Scotland Moves to Ban Plastic Cotton Buds

World | Sustainable Development

Photo-illustration: Pixabay

The Scottish government has today revealed new plans to become the first UK country to ban the manufacture and sale of plastic cotton buds, one of the most common pieces of litter washed up on beaches around the British Isles.

Announcing the plans today ahead of a major speech on the environment from British Prime Minister Theresa May, the Scottish government said it would ban the “unnecessary” use of plastic in the buds and instead promote biodegradable alternatives.

“Despite various campaigns, people are continuing to flush litter down their toilets. This has to stop,” Scotland’s Environment Secretary Roseanna Cunnigham said.

“Scotland’s sewerage infrastructure collects and treats some 945 million litres of wastewater each day. These systems are not designed to remove small plastic items such as plastic buds which can kill marine animals and birds that swallow them.

“These products are completely unnecessary as biodegradable alternatives are readily available. The need for action is clear and I would encourage everyone with an interest in safeguarding our natural environment to take part in the consultation when it opens.”

The proposals will be put to public consultation, but are likely to prove popular both with environmental campaigners and the general public following a spike in concern over ocean waste after the BBC’s Blue Planet II series highlighted the impact of plastic waste on ocean wildlife.

Last week Italy announced plans to ban non-biodegradeable cotton buds, and some retailers have already stopped selling plastic-stemmed buds.

Dr Lyndsey Dodds, head of marine policy at WWF, described the move as a “step in the right direction”. “We know plastic is suffocating our seas and devastating our wildlife with millions of birds, fish and mammals dying each year because of the plastic in our oceans,” she said. “Plastics are also finding their way into the food we eat and the water we drink so saving our oceans will require further ambitious action from governments, industry and consumers.”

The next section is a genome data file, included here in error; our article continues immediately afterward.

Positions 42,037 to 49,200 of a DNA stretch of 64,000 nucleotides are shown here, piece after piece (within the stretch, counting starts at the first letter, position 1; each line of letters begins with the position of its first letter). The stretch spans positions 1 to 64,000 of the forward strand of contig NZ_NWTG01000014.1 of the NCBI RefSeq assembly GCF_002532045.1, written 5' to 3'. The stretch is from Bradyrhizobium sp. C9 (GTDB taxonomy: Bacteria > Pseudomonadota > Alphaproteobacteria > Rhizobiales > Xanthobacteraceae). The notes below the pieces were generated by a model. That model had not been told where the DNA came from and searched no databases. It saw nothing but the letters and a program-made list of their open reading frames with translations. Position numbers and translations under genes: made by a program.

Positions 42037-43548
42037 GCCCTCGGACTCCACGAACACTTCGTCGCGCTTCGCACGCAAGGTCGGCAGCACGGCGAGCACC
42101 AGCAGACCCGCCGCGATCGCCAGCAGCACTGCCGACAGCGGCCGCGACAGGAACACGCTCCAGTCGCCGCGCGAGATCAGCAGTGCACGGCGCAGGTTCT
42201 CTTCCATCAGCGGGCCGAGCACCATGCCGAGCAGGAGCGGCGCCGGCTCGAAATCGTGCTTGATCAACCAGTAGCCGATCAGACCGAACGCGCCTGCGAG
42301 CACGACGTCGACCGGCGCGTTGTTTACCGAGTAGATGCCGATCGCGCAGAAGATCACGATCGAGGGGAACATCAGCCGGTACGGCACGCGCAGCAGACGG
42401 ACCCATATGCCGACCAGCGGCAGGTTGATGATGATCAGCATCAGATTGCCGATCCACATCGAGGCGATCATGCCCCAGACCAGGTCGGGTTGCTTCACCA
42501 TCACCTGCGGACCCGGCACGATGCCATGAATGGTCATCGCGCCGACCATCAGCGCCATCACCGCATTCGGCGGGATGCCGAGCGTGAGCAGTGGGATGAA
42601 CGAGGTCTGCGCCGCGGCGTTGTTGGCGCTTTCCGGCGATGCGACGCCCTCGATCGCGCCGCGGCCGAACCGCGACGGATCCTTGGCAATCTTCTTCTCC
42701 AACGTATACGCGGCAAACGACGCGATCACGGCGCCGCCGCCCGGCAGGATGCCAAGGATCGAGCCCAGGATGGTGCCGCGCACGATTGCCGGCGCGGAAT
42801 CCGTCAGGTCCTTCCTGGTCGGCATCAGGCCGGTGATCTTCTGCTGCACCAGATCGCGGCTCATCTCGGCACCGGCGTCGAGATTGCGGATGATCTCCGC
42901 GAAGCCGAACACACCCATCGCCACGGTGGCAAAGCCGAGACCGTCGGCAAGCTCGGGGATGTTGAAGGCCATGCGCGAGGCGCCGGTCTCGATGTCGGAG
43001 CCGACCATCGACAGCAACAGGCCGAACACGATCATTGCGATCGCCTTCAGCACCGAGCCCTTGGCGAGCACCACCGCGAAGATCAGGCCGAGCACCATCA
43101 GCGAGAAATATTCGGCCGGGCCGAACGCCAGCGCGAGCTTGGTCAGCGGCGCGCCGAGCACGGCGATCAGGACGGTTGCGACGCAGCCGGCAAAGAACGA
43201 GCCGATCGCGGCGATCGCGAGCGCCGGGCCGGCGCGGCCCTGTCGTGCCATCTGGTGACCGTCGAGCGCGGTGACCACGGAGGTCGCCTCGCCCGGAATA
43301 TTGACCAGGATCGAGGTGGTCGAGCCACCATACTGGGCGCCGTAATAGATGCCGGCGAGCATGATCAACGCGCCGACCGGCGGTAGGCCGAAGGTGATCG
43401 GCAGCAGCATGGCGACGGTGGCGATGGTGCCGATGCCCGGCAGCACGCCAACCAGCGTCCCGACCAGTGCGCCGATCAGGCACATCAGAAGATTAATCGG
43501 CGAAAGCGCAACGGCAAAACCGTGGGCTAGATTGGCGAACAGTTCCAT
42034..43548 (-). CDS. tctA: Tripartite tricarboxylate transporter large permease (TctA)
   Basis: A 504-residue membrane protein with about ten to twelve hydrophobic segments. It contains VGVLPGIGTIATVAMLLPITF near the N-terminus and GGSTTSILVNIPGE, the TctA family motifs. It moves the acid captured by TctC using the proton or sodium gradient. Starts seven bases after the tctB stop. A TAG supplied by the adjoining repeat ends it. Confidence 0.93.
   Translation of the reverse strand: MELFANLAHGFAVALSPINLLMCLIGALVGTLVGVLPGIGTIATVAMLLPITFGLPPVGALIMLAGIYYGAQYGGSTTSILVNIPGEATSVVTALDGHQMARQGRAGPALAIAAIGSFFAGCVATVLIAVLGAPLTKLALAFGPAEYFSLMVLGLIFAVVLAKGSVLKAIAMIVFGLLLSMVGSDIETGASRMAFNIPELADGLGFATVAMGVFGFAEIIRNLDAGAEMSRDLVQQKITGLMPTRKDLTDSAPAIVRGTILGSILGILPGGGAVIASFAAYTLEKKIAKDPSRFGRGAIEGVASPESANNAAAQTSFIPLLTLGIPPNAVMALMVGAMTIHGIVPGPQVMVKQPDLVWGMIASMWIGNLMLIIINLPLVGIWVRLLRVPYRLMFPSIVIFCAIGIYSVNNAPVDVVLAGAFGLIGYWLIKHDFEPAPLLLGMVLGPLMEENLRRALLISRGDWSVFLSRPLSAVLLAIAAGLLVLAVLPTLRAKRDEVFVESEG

The move came ahead of May’s speech this morning to launch the 25 Year Plan for Nature the Prime Minister which is expected to set out a new national action plan to cut plastic waste and set a goal to eliminate “avoidable” plastic waste by 2042.

Her address, the first dedicated environment speech by a sitting Prime Minister in more than a decade, will lay out plans for plastic-free aisles in supermarkets, an extension to the 5p plastic bag levy, and a call for evidence on single-use plastics.

The Plan for Nature will also include a new collaborative programme to re-imagine the plastics supply chain to make it more environmentally friendly.

The New Plastics Economy initiative, which will be led by waste advisory body WRAP and the Ellen MacArthur Foundation, will work with business and governments to boost plastic recycling rates and ensure more packaging is reusable or compostable.

“Creating a circular economy for plastics amounts to a huge opportunity for the economy as well as providing a longer-term benefit for the environment,” Dame Ellen MacArthur, founder of the eponymous foundation, said in a statement. “Achieving it will require close collaboration and significant commitment from industry, government, and society at large. We are delighted to work with WRAP to help unleash such collaboration here in the UK, as a first national implementation initiative of our global New Plastics Economy initiative.”